• Daytime Gardeners of North Haven
  • Leete’s Island Garden Club
  • Green Bay Tree Garden Club of West Hartford (In addition, the Green Bay Tree Club is donating a woodland-themed tree to the Wadsworth Atheneum Festival of Trees.)
  • Thames River Garden Club
  • Wallingford Garden Club
  • West Hartford Garden Club
The Old Saybrook Garden Club offered Spider plants at their initial meeting to encourage members to support Care For Your Air - Grace Your Home With Houseplants.
Please continue to email me at [email protected] with an update on plans, ideas, and contributions.
Upcoming Events
"Bursting into Spring"
February 22-25, 2024
CT Convention Center, Hartford, CT

The 2024 Flower Show is quickly approaching and there are a number of opportunities still available in Design, Artistic Crafts and Photography. We have increased the number of classes in Photography because of the increased interest. So, I encourage you to check out the website to see if there is something you might be interested in.

You might not be aware, but you do not need to be a garden club member to participate in horticulture. If you have a friend with a great plant or a wonderful specimen in their yard, please encourage them to participate. 

We have implemented a new procedure for both cut specimens and design entries. If you do not wish to come back on Sunday to pick up your entry card, ribbon (or design), you can now just bring a stamped, addressed envelope when you bring in your specimen or design entry and we will discard the specimen (or vessel from your design) and send you the ribbon and entry card after the show!

February is coming fast, so please check out the website for opportunities to participate in the Flower Show as an exhibitor, volunteer hostess, or just to take advantage of the reduced ticket price. Come and enjoy the scents of spring in the air, and the creativity of your fellow garden club members.

— Lynda Brown, Flower Show Chair

Flower Show Hostesses Needed!

This year we are using the Sign Up Genius platform to sign up for hostess slots. Each person must provide their name, email and phone number — 5 people per club per shift. Click on the time slot you wish to sign up for. You will then see a red tab that says "Save & Continue" — click on that.  Fill in your information and then click on "Sign Up Now." We will only have name tags for those who sign up through Sign Up Genius and you cannot swap with another person. If you contact me, I can cancel your slot. Hostesses will be stationed on the floor of the Flower Show monitoring the exhibits. Thank you!— Kathy Lindroth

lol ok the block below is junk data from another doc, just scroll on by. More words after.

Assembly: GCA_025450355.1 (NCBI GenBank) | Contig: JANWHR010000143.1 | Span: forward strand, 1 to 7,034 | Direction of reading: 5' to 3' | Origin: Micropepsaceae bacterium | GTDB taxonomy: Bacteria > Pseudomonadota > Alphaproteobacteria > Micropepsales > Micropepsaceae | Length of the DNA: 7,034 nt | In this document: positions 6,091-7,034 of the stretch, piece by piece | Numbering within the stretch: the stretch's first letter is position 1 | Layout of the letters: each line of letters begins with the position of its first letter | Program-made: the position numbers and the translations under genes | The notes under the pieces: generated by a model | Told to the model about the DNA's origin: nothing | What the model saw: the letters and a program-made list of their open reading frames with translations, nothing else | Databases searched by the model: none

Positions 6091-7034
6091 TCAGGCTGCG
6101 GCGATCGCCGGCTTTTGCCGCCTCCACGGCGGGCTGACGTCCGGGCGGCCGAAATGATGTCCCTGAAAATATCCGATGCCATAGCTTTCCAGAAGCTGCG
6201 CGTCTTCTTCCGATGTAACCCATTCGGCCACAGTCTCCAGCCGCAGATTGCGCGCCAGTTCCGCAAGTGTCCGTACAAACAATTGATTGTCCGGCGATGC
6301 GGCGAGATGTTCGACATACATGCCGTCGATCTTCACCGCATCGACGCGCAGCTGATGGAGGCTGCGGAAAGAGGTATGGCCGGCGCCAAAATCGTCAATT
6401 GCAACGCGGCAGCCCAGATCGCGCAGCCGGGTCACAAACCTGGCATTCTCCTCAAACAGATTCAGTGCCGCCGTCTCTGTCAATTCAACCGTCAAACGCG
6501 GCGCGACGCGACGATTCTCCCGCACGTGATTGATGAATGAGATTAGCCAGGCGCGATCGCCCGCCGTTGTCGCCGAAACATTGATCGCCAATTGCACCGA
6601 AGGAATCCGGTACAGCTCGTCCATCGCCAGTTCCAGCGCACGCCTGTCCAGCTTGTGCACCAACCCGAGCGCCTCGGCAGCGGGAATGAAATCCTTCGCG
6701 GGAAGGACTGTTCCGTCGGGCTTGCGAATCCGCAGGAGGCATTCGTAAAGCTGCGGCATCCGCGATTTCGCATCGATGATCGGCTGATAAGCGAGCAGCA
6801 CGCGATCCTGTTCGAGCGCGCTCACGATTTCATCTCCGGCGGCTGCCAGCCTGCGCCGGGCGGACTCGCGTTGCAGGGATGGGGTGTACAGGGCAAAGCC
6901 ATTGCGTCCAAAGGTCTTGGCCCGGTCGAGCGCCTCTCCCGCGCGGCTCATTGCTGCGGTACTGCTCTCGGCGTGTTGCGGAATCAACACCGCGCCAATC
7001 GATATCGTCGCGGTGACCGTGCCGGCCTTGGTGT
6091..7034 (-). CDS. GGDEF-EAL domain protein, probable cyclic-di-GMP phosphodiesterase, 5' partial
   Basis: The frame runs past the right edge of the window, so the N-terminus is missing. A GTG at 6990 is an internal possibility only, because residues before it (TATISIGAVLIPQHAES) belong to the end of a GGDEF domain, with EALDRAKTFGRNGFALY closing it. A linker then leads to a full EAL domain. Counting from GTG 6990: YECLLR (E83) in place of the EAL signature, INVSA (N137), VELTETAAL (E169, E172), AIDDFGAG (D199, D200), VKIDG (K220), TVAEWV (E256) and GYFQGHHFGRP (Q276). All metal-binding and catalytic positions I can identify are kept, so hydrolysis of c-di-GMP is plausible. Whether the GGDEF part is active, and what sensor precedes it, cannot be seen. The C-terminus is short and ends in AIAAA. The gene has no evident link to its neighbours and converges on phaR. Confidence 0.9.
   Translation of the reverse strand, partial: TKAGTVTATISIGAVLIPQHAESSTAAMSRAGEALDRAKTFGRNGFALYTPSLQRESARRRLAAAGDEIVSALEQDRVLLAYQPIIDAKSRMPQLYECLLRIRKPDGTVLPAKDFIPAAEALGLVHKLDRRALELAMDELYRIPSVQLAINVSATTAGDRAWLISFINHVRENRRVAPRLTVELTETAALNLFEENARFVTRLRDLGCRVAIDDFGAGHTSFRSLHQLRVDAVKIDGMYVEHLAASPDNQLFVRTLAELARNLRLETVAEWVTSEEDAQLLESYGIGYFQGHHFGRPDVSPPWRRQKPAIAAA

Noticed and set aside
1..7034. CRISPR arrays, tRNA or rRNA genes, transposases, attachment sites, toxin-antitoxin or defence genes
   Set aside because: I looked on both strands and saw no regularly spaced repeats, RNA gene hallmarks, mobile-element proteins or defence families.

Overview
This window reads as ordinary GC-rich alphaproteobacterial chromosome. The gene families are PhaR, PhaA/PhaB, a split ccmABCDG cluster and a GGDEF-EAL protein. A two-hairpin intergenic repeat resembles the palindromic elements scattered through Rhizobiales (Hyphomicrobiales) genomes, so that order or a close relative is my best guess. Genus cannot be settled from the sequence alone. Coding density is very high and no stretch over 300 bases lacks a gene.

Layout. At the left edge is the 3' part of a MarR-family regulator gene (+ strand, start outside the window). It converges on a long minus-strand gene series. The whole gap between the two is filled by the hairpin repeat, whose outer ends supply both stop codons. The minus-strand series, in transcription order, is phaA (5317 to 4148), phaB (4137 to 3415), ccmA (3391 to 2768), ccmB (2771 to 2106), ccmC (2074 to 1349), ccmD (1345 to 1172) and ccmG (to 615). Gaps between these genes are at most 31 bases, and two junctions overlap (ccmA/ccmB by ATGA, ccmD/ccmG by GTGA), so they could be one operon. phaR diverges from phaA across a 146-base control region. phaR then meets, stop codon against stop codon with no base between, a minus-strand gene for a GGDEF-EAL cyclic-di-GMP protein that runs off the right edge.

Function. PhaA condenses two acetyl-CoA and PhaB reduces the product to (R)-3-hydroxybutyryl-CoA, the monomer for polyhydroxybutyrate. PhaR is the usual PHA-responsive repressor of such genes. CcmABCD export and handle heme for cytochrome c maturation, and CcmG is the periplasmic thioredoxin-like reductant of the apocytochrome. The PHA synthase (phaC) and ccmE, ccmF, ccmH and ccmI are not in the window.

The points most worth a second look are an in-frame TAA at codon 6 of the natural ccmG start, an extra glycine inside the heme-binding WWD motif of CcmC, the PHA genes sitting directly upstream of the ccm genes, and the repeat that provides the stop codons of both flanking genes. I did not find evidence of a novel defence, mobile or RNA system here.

Click here to sign up to volunteer as a hostess at the Flower Show!
Treasury Notes

Virtual Workshop for Club Treasurers to be Repeated on December 7!

The Treasurer's Workshop will be repeated on December 7th at 6:00 PM, covering the information Garden Club Treasurers and Presidents should know about finances, insurance and taxes. Our apologies to those who weren't able to sign into our session on November 8! 

— John Davis, Treasurer, MaryAnn Lynn, Assistant Treasurer
Awards Committee Offers Zoom Information Session


The Awards Committee will offer a virtual Awards Information Session on Wednesday, January 24, 2024, at 2 pm on Zoom. We recommend clubs consider holding "watch parties" as the Zoom session is limited to 100 attendees. Check the website in January for signup details.
Tribute Awards 2024

With the recent Awards meeting fresh in our memories, please take a moment to think about Tribute Awards for next year. Is there an individual who has made a real impact on your club, The Federation, and/or the community, in any of the following categories?